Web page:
Despite the possibility of infestations, hemp certainly deserves to be back in crop rotation — the strongest defence farmers have against that great jester, nature, which seems never to deal four aces in four straight years. Once the technology for getting hemp fibre off the fields is running smoothly, it does have an assured future; a return to tree-free paper is long overdue. As for seed oil, since its last appearance in the 1930s, there has arisen a considerable cohort of consumers who are prepared to pay higher prices for natural foods and cosmetics.

There are still plenty of maybes in the fields for Cannabis sativa L., but agriculture’s Rip Van Winkle has indeed awoken and looked hard into the sun. Soon the seed will be cast again, and this summer, if you are out for a country drive near London, Ont., Manitoba’s Riding Mountain National Park, or any of a hundred other farms across the country, keep an eye out for tight, tall swathes of royal green. That’s hemp, the sequel, come again to a field near you.

Added material

Writer Phil Jenkins lives near Wakefield, Quebec.

6500 BC Hemp is first harvested in Central Asia.

4500 BC Wild hemp is domesticated to become one of China’s earliest crops.

2700 BC Cannabis use is first recorded in the pharmacopoeia of Shen Nung, one of the fathers of Chinese medicine.

450 BC Greek historian Herodotus reports the Scythians of southeast Europe and Asia throw hemp seeds on heated stones and inhale the smoke.

5 BC to mid-1800s Hemp is used in 90 percent of all ships’ canvas sails, riggings, and nets because of its strength and resistance to the rotting effects of salt water.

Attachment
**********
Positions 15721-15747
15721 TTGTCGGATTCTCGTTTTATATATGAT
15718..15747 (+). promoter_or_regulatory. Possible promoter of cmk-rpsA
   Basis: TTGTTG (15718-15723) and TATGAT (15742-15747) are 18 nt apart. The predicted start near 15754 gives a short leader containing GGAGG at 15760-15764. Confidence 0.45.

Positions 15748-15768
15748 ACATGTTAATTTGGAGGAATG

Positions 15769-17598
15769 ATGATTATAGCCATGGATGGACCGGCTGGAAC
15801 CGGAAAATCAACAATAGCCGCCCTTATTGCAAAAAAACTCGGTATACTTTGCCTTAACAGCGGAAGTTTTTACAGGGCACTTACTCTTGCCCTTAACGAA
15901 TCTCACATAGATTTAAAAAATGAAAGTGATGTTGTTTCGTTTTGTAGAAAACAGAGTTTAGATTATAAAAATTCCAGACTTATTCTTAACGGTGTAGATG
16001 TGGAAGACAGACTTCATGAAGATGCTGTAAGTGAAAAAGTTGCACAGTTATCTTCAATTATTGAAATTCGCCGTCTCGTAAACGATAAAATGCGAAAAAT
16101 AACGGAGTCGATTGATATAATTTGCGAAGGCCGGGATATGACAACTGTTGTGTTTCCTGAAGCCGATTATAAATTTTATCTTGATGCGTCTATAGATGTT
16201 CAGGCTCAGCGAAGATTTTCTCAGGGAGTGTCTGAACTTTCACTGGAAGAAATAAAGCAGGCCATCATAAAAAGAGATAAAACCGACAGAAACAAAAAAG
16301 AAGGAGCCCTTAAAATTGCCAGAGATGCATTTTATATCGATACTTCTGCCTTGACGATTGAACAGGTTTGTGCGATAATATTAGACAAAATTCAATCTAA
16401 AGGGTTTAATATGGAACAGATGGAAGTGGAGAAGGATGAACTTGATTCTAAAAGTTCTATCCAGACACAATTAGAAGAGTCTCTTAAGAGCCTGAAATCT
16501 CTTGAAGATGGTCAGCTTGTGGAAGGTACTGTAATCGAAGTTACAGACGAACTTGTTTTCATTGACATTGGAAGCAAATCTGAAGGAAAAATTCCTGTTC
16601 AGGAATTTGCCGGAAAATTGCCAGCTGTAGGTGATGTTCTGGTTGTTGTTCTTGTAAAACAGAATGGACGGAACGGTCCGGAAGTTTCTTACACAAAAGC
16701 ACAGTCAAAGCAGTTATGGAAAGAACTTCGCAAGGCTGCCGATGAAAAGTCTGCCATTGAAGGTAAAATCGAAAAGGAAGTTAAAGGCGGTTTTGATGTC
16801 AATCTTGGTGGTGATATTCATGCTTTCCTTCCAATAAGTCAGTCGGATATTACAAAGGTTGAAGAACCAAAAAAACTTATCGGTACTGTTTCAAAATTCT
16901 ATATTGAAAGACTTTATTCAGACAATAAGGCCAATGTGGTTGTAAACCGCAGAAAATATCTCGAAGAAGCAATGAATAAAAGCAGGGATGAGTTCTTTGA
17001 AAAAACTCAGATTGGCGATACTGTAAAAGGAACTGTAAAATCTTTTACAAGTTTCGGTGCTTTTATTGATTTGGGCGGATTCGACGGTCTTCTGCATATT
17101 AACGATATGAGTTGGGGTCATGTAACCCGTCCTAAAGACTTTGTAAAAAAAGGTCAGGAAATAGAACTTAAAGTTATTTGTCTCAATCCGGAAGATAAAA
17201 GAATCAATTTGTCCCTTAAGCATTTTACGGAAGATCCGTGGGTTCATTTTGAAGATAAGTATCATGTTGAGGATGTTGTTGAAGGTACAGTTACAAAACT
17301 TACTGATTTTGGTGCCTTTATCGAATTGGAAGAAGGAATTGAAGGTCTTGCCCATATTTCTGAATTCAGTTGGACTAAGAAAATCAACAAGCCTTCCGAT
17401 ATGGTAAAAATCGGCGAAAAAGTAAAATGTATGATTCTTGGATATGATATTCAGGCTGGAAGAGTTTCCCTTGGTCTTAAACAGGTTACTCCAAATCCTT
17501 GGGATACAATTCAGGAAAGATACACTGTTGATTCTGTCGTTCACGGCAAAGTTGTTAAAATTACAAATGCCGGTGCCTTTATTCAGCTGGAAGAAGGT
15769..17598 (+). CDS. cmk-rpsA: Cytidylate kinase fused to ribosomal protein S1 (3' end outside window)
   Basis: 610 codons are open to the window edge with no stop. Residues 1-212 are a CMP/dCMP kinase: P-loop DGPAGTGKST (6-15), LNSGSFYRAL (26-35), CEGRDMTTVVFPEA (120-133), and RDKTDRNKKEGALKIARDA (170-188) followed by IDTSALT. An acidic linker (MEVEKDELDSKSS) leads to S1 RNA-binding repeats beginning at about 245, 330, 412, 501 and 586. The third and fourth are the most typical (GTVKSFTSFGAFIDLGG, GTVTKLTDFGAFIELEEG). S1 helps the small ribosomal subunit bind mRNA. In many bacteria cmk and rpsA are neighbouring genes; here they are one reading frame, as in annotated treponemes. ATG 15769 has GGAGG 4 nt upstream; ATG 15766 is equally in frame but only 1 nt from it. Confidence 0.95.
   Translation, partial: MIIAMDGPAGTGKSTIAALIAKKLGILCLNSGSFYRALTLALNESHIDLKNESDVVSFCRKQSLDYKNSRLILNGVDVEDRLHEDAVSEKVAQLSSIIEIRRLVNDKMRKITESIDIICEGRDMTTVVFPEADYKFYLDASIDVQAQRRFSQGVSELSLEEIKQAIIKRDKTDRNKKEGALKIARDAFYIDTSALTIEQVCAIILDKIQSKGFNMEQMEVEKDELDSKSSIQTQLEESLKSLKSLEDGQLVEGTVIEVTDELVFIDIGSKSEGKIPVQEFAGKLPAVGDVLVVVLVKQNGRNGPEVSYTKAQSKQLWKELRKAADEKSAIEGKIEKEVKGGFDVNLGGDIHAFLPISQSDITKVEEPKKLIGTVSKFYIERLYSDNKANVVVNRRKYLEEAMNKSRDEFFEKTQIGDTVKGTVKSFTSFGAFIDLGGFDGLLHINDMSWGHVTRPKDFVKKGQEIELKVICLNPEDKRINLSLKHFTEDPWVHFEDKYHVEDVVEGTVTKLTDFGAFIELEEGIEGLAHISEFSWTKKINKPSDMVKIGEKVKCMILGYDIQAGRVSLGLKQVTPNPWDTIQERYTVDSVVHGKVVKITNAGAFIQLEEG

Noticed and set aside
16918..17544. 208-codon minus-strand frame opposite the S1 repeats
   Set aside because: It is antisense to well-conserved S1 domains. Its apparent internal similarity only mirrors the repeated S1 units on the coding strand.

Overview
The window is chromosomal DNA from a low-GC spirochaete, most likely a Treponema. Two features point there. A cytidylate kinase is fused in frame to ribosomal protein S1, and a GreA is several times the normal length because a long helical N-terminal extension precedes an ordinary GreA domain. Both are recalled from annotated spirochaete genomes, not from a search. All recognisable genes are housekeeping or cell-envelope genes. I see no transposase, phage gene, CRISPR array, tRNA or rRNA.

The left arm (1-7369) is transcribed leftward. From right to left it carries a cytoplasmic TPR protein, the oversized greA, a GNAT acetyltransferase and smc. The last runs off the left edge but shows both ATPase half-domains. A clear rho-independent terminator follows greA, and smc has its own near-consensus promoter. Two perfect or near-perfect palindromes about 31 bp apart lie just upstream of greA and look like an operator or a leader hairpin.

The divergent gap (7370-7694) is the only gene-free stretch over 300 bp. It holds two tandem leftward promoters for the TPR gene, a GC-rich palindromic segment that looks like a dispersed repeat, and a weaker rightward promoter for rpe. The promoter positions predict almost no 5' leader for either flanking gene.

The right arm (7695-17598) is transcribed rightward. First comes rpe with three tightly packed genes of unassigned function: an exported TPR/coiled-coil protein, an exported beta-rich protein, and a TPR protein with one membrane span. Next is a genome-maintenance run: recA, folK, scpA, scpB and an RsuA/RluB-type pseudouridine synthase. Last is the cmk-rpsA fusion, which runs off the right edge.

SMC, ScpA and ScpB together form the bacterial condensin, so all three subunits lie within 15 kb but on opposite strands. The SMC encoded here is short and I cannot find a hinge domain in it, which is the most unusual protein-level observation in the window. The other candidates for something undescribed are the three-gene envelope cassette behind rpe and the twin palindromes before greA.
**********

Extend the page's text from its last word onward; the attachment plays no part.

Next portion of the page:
1500 to 1700 Hemp and flax are major fibre crops in Russia, Europe and North America.

1545 Spaniards bring cannabis seeds to Chile.

1500s to 1900s Many of the world’s greatest painters, including Veronese, Rembrandt, and Van Gogh, created their masterpieces on hemp canvases.

1606 French botanist Louis Hébert plants the first hemp crop in North America in Port Royal, Acadia (present-day Nova Scotia).

1753 Swedish botanist Carl Linnaeus formally christens the plant Cannabis sativa L.

1839 An American homeopathy journal publishes the first of many reports on the medicinal effects of cannabis.

1870 The U.S. Pharmacopoeia lists cannabis as a medicine for various ailments.

1890 Queen Victoria’s personal physician, Sir Russell Reynolds, describes cannabis in the journal Lancet as “one of the most valuable medicines we possess.”.

1928 Cannabis becomes illegal in Britain.

1937 The United States passes legislation effectively prohibiting the cultivation of cannabis.

1938 Canada bans cannabis farming.

1940s The Canadian and American governments briefly lift the restrictions on hemp farming to aid the war effort.

1993 Hemp farming becomes legal again in Britain.

1994 Health Canada issues the first research permit for growing hemp.

1998 Hemp farming becomes legal again in Canada.

1999 Gross retail sales of hemp products worldwide are projected to reach $ 150 million (U.S.) this year.

Research: Mary Vincent.

A 10th century Chinese banner, printed on hemp paper, depicts the Buddhist goddess Kuan-yin. Sackler Museum, Harvard University/Bridgeman Art Library.

Artists such as Vincent Van Gogh painted on canvases made from cannabis. Self-portrait, Musee D’Orsay, Paris/Superstock.

This 17th-century wampum belt was fashioned from shell beads and “Indian” hemp. Ashmolean Museum, Oxford/Bridgeman Art Library.

The botanical components of Cannabis sativa are shown in this 19th-century coloured engraving. Natural History Museum, London/Bridgeman Art Library.

Italian workers weave hemp into cloth in 1930. Corbis/Brescia Negri; Shoe: James Worrell.

The hemp canvas upper of this Adidas sneaker caused a controversy in the U.S. in 1996.

The Gutenberg Bible was printed on hemp paper around 1455. Christie’s Images/Bridgeman Art Library.

The clipper ship Flying Cloud, built in Boston in 1851, was outfitted with hemp sails and ropes. Currier and Ives/Bridgeman Art Library.

Workmen at a Royal Canadian Navy dockyard in Halifax in 1941 splice the largest hemp rope ever made in Canada. UPI/Corbis Bettman.

A Vancouver microbrewery last year launched the first Canadian hemp beer.

Copyright © 1999, Canadian Geographic. All rights reserved.